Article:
The Chinese HIRAS/FY-3D satellite reveals the first global map

The Chinese HIRAS/FY-3D satellite reveals the first global map

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Satellite remote sensing is a unique technology for monitoring the Earth’s environment globally. Red and yellow shading indicates areas with high ammonia (NH3) Focus around the world, for example, India, West Africa and East China. Credit: Advances in Atmospheric Science

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Satellite remote sensing is a unique technology for monitoring the Earth’s environment globally. Red and yellow shading indicates areas with high ammonia (NH3) Focus around the world, for example, India, West Africa and East China. Credit: Advances in Atmospheric Science

Atmospheric ammonia (NH3It is a rare gas that causes environmental problems and harms human health. Chinese scientists have established a complete physical retrieval algorithm to derive atmospheric ammonia concentration from the Hyperspectral Infrared Atmospheric Sounder (HIRAS) on board China’s FengYun (FY)-3D satellite, providing the first atmospheric NH3 Global map of the plume observed with the HIRAS instrument.

The research was conducted by Zhou Minqiang, a research associate from the Institute of Atmospheric Physics at the Chinese Academy of Sciences, in cooperation with Zhang Xingying, a senior researcher at the China Meteorological Administration.

The research paper was published in Advances in atmospheric scienceand appeared as the cover story.

The paper’s lead author, Dr. Zhou Mingqiang, underscores the importance of this landmark achievement, saying that monitoring ammonia levels in the global atmosphere is pivotal to understanding its environmental impact and impact on climate change. “The ability of the HIRAS tool to capture NH3 “Hotspots around the world represent a major leap in our ability to track and understand their spatiotemporal distribution,” he adds.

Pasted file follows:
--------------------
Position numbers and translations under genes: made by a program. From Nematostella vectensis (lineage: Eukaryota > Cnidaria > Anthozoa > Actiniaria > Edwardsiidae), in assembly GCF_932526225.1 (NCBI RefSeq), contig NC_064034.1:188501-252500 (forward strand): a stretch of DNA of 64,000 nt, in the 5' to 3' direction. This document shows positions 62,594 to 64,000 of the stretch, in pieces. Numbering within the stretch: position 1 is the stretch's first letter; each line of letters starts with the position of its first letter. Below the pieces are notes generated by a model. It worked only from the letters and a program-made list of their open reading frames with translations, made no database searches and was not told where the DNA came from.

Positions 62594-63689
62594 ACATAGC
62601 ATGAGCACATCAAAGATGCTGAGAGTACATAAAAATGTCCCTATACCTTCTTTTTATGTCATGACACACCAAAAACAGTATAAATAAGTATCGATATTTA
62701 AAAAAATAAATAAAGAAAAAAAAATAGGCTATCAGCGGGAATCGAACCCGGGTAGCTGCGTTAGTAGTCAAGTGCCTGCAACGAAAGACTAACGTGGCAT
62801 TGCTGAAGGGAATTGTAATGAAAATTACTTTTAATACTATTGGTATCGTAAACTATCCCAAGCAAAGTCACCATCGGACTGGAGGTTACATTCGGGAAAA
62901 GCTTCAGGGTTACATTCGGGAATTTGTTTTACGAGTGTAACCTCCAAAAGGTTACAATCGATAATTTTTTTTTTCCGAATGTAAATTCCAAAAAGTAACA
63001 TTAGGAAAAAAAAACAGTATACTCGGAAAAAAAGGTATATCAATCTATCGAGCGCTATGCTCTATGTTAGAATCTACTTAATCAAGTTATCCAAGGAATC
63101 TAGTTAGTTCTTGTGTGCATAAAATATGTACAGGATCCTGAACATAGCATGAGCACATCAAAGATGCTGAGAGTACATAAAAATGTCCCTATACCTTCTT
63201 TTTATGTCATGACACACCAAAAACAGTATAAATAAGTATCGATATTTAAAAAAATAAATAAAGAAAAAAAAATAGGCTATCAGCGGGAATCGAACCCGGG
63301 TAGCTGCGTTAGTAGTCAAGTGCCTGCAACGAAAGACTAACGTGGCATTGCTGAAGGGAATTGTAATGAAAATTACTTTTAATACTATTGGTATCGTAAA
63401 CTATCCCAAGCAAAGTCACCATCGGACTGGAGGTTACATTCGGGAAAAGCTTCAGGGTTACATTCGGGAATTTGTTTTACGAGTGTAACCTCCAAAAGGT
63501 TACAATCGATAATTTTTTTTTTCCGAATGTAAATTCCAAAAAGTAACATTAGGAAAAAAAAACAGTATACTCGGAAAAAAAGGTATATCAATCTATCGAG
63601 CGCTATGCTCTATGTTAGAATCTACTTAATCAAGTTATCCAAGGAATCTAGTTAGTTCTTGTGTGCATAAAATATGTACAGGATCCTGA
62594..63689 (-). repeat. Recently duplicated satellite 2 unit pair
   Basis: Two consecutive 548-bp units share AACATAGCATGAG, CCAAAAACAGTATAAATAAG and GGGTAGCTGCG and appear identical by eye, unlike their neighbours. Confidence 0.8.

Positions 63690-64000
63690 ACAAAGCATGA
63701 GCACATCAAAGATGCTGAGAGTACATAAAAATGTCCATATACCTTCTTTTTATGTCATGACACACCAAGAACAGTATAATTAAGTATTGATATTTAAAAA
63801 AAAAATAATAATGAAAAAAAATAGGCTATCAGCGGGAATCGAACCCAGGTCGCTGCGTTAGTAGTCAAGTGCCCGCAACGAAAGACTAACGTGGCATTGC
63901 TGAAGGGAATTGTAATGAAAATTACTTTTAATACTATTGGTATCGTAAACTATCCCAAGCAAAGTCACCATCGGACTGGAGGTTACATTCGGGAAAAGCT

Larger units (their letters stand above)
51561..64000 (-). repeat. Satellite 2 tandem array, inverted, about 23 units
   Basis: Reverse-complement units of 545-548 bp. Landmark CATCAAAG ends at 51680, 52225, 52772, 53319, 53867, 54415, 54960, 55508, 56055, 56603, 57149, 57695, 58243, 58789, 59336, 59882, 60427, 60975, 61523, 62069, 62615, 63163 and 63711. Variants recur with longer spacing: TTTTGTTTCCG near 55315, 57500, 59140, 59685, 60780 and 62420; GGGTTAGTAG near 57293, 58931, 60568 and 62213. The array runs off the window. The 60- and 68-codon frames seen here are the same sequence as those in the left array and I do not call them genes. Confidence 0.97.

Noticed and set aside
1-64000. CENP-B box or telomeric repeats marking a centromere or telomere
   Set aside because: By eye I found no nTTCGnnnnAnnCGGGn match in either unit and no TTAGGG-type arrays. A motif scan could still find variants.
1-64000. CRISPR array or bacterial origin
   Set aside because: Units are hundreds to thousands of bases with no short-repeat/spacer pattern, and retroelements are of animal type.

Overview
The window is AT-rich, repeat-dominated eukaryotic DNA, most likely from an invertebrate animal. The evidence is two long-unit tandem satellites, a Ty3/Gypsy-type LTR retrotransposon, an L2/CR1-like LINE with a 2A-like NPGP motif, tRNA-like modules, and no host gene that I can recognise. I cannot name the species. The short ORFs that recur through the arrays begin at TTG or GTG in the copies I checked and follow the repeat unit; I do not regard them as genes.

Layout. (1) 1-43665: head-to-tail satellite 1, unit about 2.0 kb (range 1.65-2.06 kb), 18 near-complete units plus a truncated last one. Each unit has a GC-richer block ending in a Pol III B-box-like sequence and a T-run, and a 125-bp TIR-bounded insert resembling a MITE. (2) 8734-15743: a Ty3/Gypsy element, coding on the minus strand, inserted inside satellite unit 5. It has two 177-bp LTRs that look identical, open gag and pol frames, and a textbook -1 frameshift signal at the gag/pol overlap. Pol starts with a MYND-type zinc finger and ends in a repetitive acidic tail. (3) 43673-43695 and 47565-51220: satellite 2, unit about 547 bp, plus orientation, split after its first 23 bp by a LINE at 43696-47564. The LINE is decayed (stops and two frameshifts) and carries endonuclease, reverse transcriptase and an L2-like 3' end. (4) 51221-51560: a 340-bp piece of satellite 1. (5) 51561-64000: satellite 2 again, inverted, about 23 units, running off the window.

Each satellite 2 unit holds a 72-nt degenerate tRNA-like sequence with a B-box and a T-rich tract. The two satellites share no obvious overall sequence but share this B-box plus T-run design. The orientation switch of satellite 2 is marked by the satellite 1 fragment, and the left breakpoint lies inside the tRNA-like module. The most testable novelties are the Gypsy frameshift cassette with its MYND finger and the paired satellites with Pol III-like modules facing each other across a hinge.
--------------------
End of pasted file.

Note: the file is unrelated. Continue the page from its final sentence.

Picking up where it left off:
Heras NH3 The plumes were compared to measurements of the Infrared Atmospheric Sounding Interferometer (IASI), the hyperspectral infrared sounder on ESA’s MetOp series of pole-orbiting satellites, showing good consistency between the two instruments, thus verifying the reliability of FengYun (FY) – 3D satellite ammonia monitoring data.

“This is in line with our efforts to use multiple satellite instruments to comprehensively understand the dynamics of atmospheric ammonia,” notes Professor Zhang Xingying, corresponding author of the paper.

Professor Zhang also acknowledges that challenges remain. “Although our study represents a big leap, we are still making efforts to improve HIRAS NH3 Recalls. Ongoing research aims to reduce the uncertainty of satellite-based NH3 Monitoring for a comprehensive understanding of its global impact.”

This pioneering work represents a major step forward in the field of satellite atmospheric monitoring of China, providing important insights into global NH3 distribution. The results promise to advance our understanding of atmospheric composition and its implications for environmental and climate studies.

more information:
Minqiang Zhou et al., First global map of atmospheric ammonia (NH3) as observed by the HIRAS/FY-3D satellite, Advances in atmospheric science (2024). doi: 10.1007/s00376-023-3059-9

Magazine information:
Advances in atmospheric science

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